Sunday, January 12, 2020

City Council, January 13th - Multi-family Housing Standards and Sneckdown Alert

Probably the informational report on car camping programs will get more attention at Council on Monday, but it's the proposed multi-family housing standards that we will talk about here.

I am not sure it is important to dwell on it, however. The plan has things that could be improved, but compliance with HB 2001 will require a whole new set of code amendments, and it would be easy to implement fixes to this proposal at that time. So I am not inclined to fuss too much over this.

Final summary

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On parking in particular, the Planning Commission adopted a set of recommendations to modify the proposed changes. Staff Recommendation departs from some of them and does not recommend adoption on all of them (italics added for emphasis):
The proposed code amendment would calibrate parking requirements according to the type of units provided in developments with 13 or more units. For example, one space would be required for each studio and one-bedroom unit, but 1.5 spaces would be required for each two- or more bedroom unit. This recognizes that dwelling units with more bedrooms are more likely to house residents with more than one car.

The proposed code amendment would also reduce off-street parking requirements for smaller multifamily projects. Specifically, the requirements for housing with three to 12 units would be required to provide one space per unit. Currently, a three-unit project is generally required to provide two spaces per unit, and a four to 12-unit project is required to provide 1.5 spaces per unit. Reducing these requirements would make it easier to develop smaller developments by providing more space for housing units instead of parking stalls. (Developers could build more parking than the minimum requirement.) The current parking requirements have made it very challenging for property owners to develop smaller projects on smaller lots, with many often abandoning their plans.

The Planning Commission recommended revising the parking requirements to match the proposal for larger multifamily projects, those with 13 or more units. Specifically, the commission wanted the minimum parking requirements calibrated to unit type. This recommendation is not included in the ordinance because parking requirements have been a major barrier to the development of smaller multifamily projects.

In addition, the proposed code amendment would allow a 10 percent off-street parking reduction for developments within a quarter-mile of a transit stop, and it would allow reductions for multifamily projects that provide additional covered bicycle parking or a shared car/van service on site. This provides an incentive for multifamily housing to be located near transit stops and encourages alternative forms of transportation. The Planning Commission recommended allowing a 20 percent reduction in required parking spaces for multifamily developments within a quarter-mile of stops with 15-minute transit service or stops within Cherriot’s Core Network. The Core Network is a network of bus service corridors where frequent service is prioritized. The corridors include, in part, Commercial Street SE, Liberty Street SE, Lancaster Drive NE, Market Street NE, Center Street NE, State Street, Edgewater Street NW, and Salem’s Downtown (Attachment 6). Reduction or removal of service in the corridors cannot occur without the Cherriots’ Board of Directors holding a public hearing and taking action. This Planning Commission recommendation is reflected in the ordinance; it further incents transit-oriented development and workforce housing.

Under the proposed code amendment, parking reductions would be allowed for affordable housing units, which are those affordable to household with incomes equal to or less than 60 percent of the median family income for the county in which the property is located. This would incent the development of lower-priced housing. The Planning Commission recommended revising the level of affordability to households earning 80 percent of median family income or less to align with the definition of affordable housing in the UDC. This recommendation is reflected in the ordinance. This change incents workforce housing.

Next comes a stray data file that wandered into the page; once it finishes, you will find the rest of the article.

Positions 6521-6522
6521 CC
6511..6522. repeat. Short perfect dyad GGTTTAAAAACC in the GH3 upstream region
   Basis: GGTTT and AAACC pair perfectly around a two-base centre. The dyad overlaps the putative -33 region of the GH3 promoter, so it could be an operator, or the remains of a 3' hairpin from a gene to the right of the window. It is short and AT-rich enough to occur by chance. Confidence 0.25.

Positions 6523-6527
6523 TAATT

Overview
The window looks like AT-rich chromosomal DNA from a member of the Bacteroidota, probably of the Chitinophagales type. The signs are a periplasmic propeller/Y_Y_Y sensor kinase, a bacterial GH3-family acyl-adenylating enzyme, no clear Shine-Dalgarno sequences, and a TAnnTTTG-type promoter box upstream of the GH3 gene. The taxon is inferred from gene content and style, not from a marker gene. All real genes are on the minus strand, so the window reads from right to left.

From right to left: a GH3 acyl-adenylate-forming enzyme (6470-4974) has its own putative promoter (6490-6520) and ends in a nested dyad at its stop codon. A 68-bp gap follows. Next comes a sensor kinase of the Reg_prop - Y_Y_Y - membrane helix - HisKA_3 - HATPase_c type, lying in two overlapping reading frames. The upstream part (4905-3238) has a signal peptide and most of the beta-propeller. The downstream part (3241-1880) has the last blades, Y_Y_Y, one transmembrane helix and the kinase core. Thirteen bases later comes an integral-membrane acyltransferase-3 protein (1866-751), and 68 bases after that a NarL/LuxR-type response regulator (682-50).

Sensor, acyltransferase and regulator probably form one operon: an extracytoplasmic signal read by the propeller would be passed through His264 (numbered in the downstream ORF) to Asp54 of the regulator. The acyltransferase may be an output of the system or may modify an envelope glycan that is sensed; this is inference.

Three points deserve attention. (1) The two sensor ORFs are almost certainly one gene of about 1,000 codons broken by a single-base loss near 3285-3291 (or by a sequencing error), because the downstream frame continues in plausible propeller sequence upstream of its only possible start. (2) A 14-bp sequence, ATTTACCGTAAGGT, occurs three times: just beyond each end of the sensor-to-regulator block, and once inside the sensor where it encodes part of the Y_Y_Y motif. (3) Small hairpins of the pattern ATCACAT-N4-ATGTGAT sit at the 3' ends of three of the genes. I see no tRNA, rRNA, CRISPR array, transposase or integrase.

In addition, the proposed code amendment would prohibit individual garages in multifamily projects with 13 or more units to be counted toward the required minimum number of parking spaces. This proposed provision addresses the concerns that garages are often used as storage as opposed to parking and reduced parking requirements could negatively impact neighborhoods. The Planning Commission recommended removing this prohibition, asserting that garages are meant for parking and should be counted as such. This recommendation is reflected in the ordinance.
I see no reason not to adopt Staff Recommendation. It is an incremental improvement, and there are already processes for further iteration envisioned when code for HB 2001 is formulated and when Our Salem generates code amendments. Adopt, and move on, I think. It's not worth trying to perfect right at this moment, and there are other exigencies that demand more of Council's attention. Pick your battles. (See previous discussion and a dissent here.)

IKE Box site: No parking, only 5- and 10-feet clearance
(yellow added)
The replat for a sale of the old funeral home to the IKE Box is an information item, and the proposed lot lines for the IKE Box are tight to the building.

The application from CB|Two (and not the Planning Decision itself) says:
The existing structure at 299 Cottage Street is currently non-conforming with no off-street parking provided for the occupants, additionally, their existing use was not reviewed and approved through a Site Plan Review procedure when the Ike Box Café and Isaac’s Room moved into the building as that procedure was added to the UDC in 2007 and these business have been tenants in the building since 2004. While there are no changes proposed, the degree of non-conformance will not increase or will be reduced with this application. A Site Plan Review with a request for an adjustment to required parking will be submitted to the City of Salem for review and approval for the Ike Box Café and Isaac’s Room to provide the Planning Department an opportunity to verify their uses are consistent with the applicable standards found in the UDC.